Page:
Military Burn Pit Exposure

Many Iraq/Afghanistan veterans were exposed to toxic chemicals from burn pits. Burn pits were used to dispose of many items that gave off harmful chemicals when burned. These chemicals include some of the same chemicals found in Agent Orange. Veterans returning from Iraq/Afghanistan may find that they have lung problems or other health problems that they did not have prior to deployment. The VA has not linked any illnesses to burn pit exposure. However, if you were exposed to smoke from a burn pit and now have lung problems, skin problems, or other health issues you did not have prior to deployment, you may qualify for VA compensation.

The government has also recently admitted that a number of Iraq veterans were exposed to chemicals from chemical weapons, left over from the Saddam’s army, that either were leaking or were disposed of improperly. This includes such chemicals such as mustard gas and other very toxic substances. If you think you were exposed to these chemical weapons and now have lung, skin or other health problems, you may be entitled to compensation.

As the VA does not presume that exposure to chemicals causes any illnesses, you need medical proof to connect your illness to exposure to burn pits or chemical weapons. The VA will most likely deny the claim at the first stage. However, you can appeal, and this is where a lawyer can help you with the case by putting together evidence to convince the VA that you were exposed to chemicals and that they caused your illness. 

Jim Burn Debates Political Issues with Melissa Hart

Attorney Jim Burn from our office, who also Chairs the Pennsylvania Democratic Party, will be on PCNC, Thursday, December 18, 2014 to discuss local, state and national  political issues along with former congresswoman Melissa Hart. The show, known as “Hart-Burn” airs at 8pm.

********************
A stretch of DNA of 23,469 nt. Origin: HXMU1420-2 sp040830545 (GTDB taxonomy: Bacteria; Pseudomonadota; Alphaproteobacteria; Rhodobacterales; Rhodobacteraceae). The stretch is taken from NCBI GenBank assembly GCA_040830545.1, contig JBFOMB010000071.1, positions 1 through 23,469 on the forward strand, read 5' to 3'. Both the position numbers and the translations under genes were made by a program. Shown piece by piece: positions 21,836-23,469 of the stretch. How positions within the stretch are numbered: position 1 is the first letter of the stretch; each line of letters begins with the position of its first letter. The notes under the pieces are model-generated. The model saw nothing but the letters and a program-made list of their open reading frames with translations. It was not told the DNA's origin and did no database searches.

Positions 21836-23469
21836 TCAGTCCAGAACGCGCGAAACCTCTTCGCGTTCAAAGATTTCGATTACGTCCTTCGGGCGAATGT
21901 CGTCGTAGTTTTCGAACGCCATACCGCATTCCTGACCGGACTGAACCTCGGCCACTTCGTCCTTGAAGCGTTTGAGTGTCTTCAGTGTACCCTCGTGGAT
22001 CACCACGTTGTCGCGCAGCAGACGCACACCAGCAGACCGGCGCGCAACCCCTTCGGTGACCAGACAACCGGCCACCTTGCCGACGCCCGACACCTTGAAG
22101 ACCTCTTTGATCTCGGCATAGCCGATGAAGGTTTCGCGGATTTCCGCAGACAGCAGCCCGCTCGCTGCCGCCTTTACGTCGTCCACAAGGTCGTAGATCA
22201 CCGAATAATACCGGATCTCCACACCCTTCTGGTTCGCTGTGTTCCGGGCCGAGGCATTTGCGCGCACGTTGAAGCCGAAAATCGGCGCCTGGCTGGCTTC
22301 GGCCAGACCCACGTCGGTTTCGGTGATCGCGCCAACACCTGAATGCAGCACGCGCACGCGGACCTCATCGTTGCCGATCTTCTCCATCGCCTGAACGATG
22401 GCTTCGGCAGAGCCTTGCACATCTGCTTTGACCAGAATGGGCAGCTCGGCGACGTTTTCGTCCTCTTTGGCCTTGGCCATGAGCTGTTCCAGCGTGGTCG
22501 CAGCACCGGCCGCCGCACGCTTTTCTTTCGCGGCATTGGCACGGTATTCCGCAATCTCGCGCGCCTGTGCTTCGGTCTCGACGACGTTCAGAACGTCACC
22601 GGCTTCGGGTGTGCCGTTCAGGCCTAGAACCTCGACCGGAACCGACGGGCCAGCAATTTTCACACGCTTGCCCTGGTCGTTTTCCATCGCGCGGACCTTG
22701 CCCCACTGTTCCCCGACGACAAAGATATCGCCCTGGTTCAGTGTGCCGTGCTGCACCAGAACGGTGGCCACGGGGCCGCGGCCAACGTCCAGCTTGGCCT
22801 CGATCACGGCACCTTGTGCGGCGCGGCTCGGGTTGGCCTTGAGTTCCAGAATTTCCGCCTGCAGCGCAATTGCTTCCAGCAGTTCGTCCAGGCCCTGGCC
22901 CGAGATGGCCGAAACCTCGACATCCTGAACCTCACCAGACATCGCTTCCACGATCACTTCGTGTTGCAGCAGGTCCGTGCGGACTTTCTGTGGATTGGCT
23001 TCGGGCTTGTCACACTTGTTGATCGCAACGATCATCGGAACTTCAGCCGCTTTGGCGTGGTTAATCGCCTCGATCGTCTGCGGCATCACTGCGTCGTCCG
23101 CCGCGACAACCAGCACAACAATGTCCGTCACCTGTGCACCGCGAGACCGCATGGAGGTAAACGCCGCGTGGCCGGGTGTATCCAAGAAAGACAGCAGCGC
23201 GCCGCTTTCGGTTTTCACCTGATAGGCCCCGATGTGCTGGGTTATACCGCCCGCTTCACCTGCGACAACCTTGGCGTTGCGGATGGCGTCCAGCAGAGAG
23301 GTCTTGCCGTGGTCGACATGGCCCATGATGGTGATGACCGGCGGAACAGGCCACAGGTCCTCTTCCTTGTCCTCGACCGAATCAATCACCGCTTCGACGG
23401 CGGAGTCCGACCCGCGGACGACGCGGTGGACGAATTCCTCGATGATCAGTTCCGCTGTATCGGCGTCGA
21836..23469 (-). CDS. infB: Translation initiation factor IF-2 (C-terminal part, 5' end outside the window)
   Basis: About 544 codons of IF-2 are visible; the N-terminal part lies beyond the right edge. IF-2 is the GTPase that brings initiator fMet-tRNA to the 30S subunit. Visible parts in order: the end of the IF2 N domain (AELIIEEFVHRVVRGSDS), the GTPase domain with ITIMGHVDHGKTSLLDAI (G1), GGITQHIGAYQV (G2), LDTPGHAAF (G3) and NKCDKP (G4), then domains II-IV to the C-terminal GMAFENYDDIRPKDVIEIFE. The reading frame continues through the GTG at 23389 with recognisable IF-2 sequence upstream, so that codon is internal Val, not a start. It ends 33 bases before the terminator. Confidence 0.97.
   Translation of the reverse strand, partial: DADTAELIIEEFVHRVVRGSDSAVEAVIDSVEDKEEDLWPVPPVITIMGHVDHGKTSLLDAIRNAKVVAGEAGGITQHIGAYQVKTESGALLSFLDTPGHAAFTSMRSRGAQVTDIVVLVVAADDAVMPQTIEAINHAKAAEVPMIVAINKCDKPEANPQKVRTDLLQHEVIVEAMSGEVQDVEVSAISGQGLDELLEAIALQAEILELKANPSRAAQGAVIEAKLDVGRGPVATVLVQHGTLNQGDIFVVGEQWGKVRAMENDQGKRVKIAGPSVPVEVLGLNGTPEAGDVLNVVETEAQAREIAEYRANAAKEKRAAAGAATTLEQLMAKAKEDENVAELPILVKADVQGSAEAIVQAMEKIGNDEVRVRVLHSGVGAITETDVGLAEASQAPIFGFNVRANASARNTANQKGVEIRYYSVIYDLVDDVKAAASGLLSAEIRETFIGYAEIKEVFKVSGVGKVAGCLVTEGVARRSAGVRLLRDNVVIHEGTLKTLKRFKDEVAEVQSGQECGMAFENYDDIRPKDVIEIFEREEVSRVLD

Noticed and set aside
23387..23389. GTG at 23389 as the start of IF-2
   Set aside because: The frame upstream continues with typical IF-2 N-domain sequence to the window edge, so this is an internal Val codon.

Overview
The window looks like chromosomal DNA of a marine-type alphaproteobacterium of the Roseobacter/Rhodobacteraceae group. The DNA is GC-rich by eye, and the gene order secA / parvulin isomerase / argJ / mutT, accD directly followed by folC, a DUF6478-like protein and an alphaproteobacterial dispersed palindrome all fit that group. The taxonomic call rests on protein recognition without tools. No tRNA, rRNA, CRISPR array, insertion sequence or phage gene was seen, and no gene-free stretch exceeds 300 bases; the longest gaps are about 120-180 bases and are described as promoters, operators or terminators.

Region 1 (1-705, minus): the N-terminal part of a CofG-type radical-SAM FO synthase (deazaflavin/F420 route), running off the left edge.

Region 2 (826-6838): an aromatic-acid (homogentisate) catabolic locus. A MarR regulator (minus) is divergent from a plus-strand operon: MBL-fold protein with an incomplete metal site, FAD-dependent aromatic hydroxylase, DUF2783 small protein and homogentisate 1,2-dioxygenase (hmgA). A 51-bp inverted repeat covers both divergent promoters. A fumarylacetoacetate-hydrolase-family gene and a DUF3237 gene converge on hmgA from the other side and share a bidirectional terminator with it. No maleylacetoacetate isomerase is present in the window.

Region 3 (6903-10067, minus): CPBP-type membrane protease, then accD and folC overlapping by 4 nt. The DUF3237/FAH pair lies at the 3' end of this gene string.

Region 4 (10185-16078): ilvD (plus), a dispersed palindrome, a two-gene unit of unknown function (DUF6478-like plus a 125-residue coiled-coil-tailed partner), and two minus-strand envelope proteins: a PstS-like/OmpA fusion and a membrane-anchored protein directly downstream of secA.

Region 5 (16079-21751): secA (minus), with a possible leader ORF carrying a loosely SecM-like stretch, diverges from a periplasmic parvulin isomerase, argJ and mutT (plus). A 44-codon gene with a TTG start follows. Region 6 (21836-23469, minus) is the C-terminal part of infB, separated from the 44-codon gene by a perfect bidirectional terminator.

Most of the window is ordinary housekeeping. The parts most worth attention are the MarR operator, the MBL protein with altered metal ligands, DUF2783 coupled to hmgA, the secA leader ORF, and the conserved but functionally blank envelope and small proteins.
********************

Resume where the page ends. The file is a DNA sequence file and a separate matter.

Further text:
Please tune in!

Georgia agrees to pay $350,000 in lawsuit bought by inmate’s family

Today’s post was shared by The Workers’ Injury Law & Advocacy Group and comes from www.ajc.com

The state has agreed to pay the family of an inmate strangled and beaten to death in his cell at Hays State Prison $350,000.

According to the settlement agreement The Atlanta Journal-Constitution obtained on Wednesday, the money will be paid to Damion MacClain’s family in exchange for dropping the lawsuit they brought, blaming the state prison system for MacClain’s death on Dec. 26, 2013, death.

The agreement says the settlement is not an admission of liability but was made “to seek peace and secure resolution and to terminate further controversy.

MacClain’s was one of three deaths in five months at the northwest Georgia prison. At the time, Hays was becoming increasingly dangerous because faulty locks allowed inmates to leave their cells and roam at will. MacClain’s family said that was how other inmates were able to attack him in his bed.

According to the suit brought on behalf of the MacClain family by the Southern Center for Human Rights, prison officials knew conditions at Hays had deteriorated to a level that allowed stabbings, beatings, and assaults on inmates and officers.

Prison audits in 2008, 2009, 2010, 2011, and 2012 all reported cell door locks at Hays could easily be circumvented. Yet prison officials did not fix the locks or find a way to control the movements of the inmates…

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